Acknowledging that the desert island is a useful metaphor, I nevertheless found myself wondering just how I happened to get stranded with only a handful of classic flicks for company. Being a film buff and a tech nerd, were they already stored on my water-resistant smartphone when the ship went down? Like Tom Hanks, was I a FedEx employee hitching a ride on a cargo plane with a box of remaindered DVDs and compact players bound for ebay customers? None of those scenarios felt right for the B movie island oasis that is Films From Beyond.

Although I risk being left off the invite list next year (or worse yet, being expelled from this year’s list), I decided to work up my own scenario — and it doesn’t involve an island. I think it captures the spirit if not the letter of the blogathon rules, so I throw myself on the mercy of the court of blogger opinion. In this scenario, I’m sitting in the very home office that I am sitting in now, keyboarding away on a post very similar to this one. A few feet behind me is a small bookcase with DVDs and books that I like to have on hand when I’m immersing myself in B movies. Outside in the distance, emergency sirens are wailing — this is it, the Zombie Apocalypse is finally at hand, the beginning of our end.

I check my phone, and see from the ZA alert texts that a battalion of the walking deadheads are a half mile away and shambling right toward my house. Being alert and forward-looking, when I first read of the mysterious South Asiatic virus that turned ordinary people into mindless, brain eating automatons, I didn’t chalk it up to just another flash-in-the-pan health scare that would quickly fade from the news cycle and memory. I read everything I could find, calculating infection rates and the probabilities and timing of dispersion from the region to the wider world.

Being cautious, I excavated an underground shelter in my backyard and stocked it with canned food, bio-fueled generators and an efficient rain collector. In spite of it all, I am still unprepared. From the research, it's clear that these zombies are not the agile, explosively fast ones predicted by such 21st century movies as 28 Days Later or World War Z. No, these are the slower moving variety of such B classics as I Walked with a Zombie, Night of the Living Dead, and The Last Man on Earth. I thought I had more time. Now they are almost here.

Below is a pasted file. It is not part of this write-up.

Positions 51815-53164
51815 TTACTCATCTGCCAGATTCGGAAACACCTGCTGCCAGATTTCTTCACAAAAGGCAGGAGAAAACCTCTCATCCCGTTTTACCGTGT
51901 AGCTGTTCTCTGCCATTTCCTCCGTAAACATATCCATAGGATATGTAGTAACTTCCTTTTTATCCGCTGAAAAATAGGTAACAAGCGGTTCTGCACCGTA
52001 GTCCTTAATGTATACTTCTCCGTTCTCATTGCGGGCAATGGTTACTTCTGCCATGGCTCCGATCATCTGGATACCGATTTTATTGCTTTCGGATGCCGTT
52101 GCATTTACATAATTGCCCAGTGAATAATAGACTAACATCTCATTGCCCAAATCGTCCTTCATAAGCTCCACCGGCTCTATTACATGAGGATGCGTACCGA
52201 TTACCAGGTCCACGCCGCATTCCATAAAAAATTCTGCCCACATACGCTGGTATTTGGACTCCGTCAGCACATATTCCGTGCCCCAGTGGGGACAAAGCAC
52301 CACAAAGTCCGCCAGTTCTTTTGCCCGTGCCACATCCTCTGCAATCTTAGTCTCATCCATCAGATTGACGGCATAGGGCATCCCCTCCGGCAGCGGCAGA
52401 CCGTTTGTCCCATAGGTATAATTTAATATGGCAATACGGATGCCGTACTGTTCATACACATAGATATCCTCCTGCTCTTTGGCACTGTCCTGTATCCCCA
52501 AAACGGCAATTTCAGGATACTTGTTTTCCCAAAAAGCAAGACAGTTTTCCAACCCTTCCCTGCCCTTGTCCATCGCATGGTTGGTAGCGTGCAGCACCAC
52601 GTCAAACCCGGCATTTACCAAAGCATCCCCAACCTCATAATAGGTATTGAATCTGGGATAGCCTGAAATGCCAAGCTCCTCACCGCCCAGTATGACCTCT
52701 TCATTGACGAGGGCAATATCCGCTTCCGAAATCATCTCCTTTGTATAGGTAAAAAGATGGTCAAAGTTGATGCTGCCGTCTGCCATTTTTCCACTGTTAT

Still, Vincent Price, The Last Man on Earth (1964)
"Hey, gimme back those DVDs I loaned you!"
Sweat beads on my brow as I realize that, although the shelter is replete with everything needed to sustain the body, food for the mind and soul is still lacking. I have some books downloaded to my my smartphone, but there are no movies, and I am first and foremost a movie person! Without movies, I might as well be one of those mindless, shambling monsters out there. I whirl around, and my eyes dart over the small bookshelf of DVDs. I was going to get around to downloading a healthy selection of my old movie standbys to a portable drive. I can’t find the drive and I’m running short on time. The internet is down, but the back-up generator has kicked in and I have power to the desktop computer.

Checking the Zombie Tracker on Google maps, I figure I have just enough time to rip 5 DVDs to digital files, stuff them on my phone’s microSD card, grab a few more supplies, and head for the shelter. My phone is buzzing like an angry bee with wave after wave of alert texts. I know that throughout the country, National Guard units and citizen response teams have been undermanned and overwhelmed. It could be a very long haul in my no-zombies-allowed sanctuary.

Back to the bookcase. Everything there is pretty much sci-fi or horror. There’s no time to go looking through the rest of the house for comedies or thought-provoking dramas. What to choose?

Poster, This Island Earth (1955)
Selection #1: This Island Earth (1955)

“[O]ne of the best science fiction films of the 1950s..." - Bill Warren

Ah, I’m in luck, this old friend has been waiting patiently on the shelf for another play. I noticed a few weeks back that Me TV’s Svengoolie hosted this ’50s classic (yes, classic), and I’d been meaning to watch it for the first time in a long time. Over the years it hasn’t gotten quite the same approbation as Forbidden Planet or The Day the Earth Stood Still, but it is solid, serious science fiction with something for everyone and high repeat watchability.